Given 2 numbers #(a,b)# it is possible to perform geometrically the following algebraic operations: a+b, a−b, a*b, a/b. Use only a straight edge and compass to show each operation?
Addition and subtraction of two numbers
For addition a long line OT is first drawn using ruler then two line segments
In case of subtraction one line segment
Multiplication by geometric method is explained in above figure.
Here three line segments are taken. One represents unit length and other two represent two numbers
From a line segment QX ,
Proof
So
Division by geometric method is explained in above figure.
Here three line segments are taken. One represents unit length and other two represent two numbers
From a line segment QX ,
Proof
So
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Certainly, here's how each algebraic operation can be performed geometrically using only a straight edge and compass:

Addition (a + b):
 Draw a line segment representing the length of ( a ).
 From one endpoint of the segment, draw another line segment of length ( b ) in the same direction.
 The endpoint of the second segment represents the sum ( a + b ).

Subtraction (a  b):
 Draw a line segment representing the length of ( a ).
 From one endpoint of the segment, draw another line segment of length ( b ) in the opposite direction.
 The endpoint of the second segment represents the difference ( a  b ).

Multiplication (a * b):
 Draw a line segment representing the length of ( a ).
 With one endpoint of the segment as the center, draw a circle with radius equal to the length of ( b ).
 The length of the segment where the circle intersects the original line represents the product ( a \times b ).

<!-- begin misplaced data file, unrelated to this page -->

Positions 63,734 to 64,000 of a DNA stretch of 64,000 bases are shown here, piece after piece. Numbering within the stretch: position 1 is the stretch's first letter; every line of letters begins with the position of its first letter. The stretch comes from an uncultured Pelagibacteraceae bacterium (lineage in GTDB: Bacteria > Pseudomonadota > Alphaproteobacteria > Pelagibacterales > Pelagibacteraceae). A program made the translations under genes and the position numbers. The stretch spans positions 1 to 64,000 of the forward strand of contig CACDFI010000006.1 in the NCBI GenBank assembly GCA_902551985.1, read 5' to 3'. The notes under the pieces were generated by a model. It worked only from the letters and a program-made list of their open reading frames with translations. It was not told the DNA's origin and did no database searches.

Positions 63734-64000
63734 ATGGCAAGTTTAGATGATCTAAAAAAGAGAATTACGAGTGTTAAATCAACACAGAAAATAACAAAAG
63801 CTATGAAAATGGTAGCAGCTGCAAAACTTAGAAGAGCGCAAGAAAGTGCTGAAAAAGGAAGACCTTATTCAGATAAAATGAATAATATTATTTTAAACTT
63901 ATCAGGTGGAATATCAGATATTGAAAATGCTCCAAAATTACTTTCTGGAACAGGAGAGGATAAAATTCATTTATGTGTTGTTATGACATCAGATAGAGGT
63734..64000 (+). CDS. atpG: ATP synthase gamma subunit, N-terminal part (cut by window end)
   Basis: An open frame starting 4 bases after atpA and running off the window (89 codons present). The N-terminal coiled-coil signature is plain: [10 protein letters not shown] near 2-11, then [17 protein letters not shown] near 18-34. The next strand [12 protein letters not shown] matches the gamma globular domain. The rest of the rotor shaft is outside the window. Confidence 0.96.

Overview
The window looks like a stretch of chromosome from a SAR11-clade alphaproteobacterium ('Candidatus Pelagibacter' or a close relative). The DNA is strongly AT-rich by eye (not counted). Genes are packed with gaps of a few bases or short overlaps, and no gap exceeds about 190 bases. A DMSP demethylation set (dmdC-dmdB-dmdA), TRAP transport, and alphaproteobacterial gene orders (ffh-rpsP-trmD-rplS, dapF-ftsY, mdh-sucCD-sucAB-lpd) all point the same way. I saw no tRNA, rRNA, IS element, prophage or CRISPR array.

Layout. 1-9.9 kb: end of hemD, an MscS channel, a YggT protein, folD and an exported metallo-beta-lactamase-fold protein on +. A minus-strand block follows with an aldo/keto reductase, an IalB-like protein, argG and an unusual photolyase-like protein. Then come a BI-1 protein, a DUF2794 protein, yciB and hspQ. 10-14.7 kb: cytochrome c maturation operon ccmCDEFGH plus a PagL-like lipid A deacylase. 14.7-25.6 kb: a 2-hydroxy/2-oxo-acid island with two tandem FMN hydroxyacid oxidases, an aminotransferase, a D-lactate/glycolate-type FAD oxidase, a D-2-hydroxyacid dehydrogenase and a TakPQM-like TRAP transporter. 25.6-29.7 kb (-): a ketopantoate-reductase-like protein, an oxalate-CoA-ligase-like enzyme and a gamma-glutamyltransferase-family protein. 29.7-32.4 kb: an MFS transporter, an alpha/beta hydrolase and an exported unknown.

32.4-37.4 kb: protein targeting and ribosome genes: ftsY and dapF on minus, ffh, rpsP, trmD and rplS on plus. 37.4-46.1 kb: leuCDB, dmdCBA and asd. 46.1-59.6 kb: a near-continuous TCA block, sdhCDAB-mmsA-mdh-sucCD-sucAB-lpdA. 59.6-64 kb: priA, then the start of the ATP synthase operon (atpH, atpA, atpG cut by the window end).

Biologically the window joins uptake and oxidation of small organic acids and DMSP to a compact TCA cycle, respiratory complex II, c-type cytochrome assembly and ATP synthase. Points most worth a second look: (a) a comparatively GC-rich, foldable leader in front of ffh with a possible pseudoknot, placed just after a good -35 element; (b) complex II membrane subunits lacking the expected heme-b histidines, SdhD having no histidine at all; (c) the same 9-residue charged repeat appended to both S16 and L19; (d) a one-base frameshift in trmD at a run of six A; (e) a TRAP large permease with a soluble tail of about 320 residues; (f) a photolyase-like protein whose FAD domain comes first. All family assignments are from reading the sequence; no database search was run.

Division (a / b):
 Draw a line segment representing the length of ( a ).
 With one endpoint of the segment as the center, draw a circle with radius equal to the length of ( b ).
 Where the circle intersects the original line, mark two points.
 The length between these two points represents the quotient ( a / b ).
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When evaluating a onesided limit, you need to be careful when a quantity is approaching zero since its sign is different depending on which way it is approaching zero from. Let us look at some examples.
When evaluating a onesided limit, you need to be careful when a quantity is approaching zero since its sign is different depending on which way it is approaching zero from. Let us look at some examples.
When evaluating a onesided limit, you need to be careful when a quantity is approaching zero since its sign is different depending on which way it is approaching zero from. Let us look at some examples.
When evaluating a onesided limit, you need to be careful when a quantity is approaching zero since its sign is different depending on which way it is approaching zero from. Let us look at some examples.
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